6 October 2016
Is it really October already? How on earth did that happen? It seems like only a month since September, when I was chilling out in my beloved Anglesey. If it turns out I’m spectacularly wrong and there really is such a place as heaven, I imagine it will be very much like the Anglesey coast:
I recently wrote an article about sitting on my favourite Anglesey rock, passively watching nature getting on with just being. It seems to have resonated with a few readers, so you might want to check it out. It’s entitled An irrelevance in the landscape.
Some stuff I thought worth sharing:
- Last month saw two lost exploration craft rediscovered in the frozen wastes. HMS Terror, one of two vessels abandoned during Sir John Franklin’s disastrous 1848 mission to find the Northwest Passage, was found beneath the Canadian Arctic. Even farther from home, the Philae lander was photographed on the surface of comet 67P by its mother ship, the Rosetta space probe, which was shortly later sent on a collision course with the comet. (We landed a spacecraft on a comet: for a bunch of glorified monkeys, Homo sapiens certainly has its moments.)
- I generally try to avoid articles with click-baity titles mentioning top-ten-type lists, but those offering writing advice from Rebecca Solnit are a must. How to Be a Writer: 10 Tips from Rebecca Solnit contains some fantastic advice for aspiring writers. A couple of her tips gave me real food for thought.
See also: My review of Rebecca Solnit’s ‘Wanderlust’
- In one chapter of my book On the Moor, I briefly describe the phenomenon of volcanic sunsets. A recent article explained how vivid sunsets in the aftermath of volcanic eruptions [might have] inspired great works of art.
- Articles about the late Poet Laureate and local Calder Valley lad Ted Hughes are always of personal interest, so I was particularly pleased to discover an old interview with Hughes on the Paris Review website which mentions our local moors, two of which inspired On the Moor.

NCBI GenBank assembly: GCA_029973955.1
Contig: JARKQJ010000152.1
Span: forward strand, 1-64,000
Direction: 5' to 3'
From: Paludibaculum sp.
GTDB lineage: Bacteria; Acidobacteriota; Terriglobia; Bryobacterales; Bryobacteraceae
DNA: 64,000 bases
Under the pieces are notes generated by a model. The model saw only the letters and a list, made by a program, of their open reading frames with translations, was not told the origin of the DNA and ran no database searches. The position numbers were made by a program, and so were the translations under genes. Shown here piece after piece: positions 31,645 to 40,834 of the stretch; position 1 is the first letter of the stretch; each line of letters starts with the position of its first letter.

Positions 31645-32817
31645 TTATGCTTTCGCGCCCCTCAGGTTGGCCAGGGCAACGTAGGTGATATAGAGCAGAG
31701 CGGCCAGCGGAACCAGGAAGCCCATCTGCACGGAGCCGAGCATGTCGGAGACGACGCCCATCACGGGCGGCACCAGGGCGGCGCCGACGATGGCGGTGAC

- Wondering how much I should indent the first lines of paragraphs in an ebook I was putting together, I found some useful typographical tips on the website Butterick’s Practical Typography. It’s important to get typography right.
- At school, I once heard of a strange way to estimate π involving pins dropped at random on to a surface covered in parallel lines. I spent several hours trying (and failing) to work out the maths behind the technique, then promptly forgot all about it for the next 3½ decades. This Numberphile video demonstrates and explains how the technique works.
- As a chap of a certain age who recently produced a photobook of local bridges, I was drawn to a charming video, Born to be Mild, about the Dull Men’s Club. The video features fellow Y-chromosome-bearing nerds whose passions include photographing roundabouts, collecting milk bottles, and riding escalators.
- Although I rarely practise it myself, I’m a big fan of street photography. In a new, apparently impromptu video, street photographer John Free analyses 86 of his own photographs while sitting on a street-side kerb.
- What are we allowed to say? ponders David Bromwich in a thoughtful London Review of Books piece on free speech and the perennial attraction of censorship.
- Andrea Wulf’s entertaining biography of my hero Charles Darwin’s hero Alexander von Humboldt recently won the Royal Society Science Book Prize. My pal GrrlScientist was one of the judges.
See also: My review of Andrea Wulf’s book ‘The Invention of Nature’
… OK, so I totally knew referring to top-ten lists as ‘so 2015’ in my previous newsletter would come back to bite me.
I’m delighted to have provided an article for a new anthology about wading birds from Dunlin Press.
As you might expect, my article involves a walk on my beloved Moor, there’s a bit of science, and Charles Darwin makes an appearance.
So, that was issue two of the Rich Text newsletter… And to think they said it would never last!
Here’s to the next one.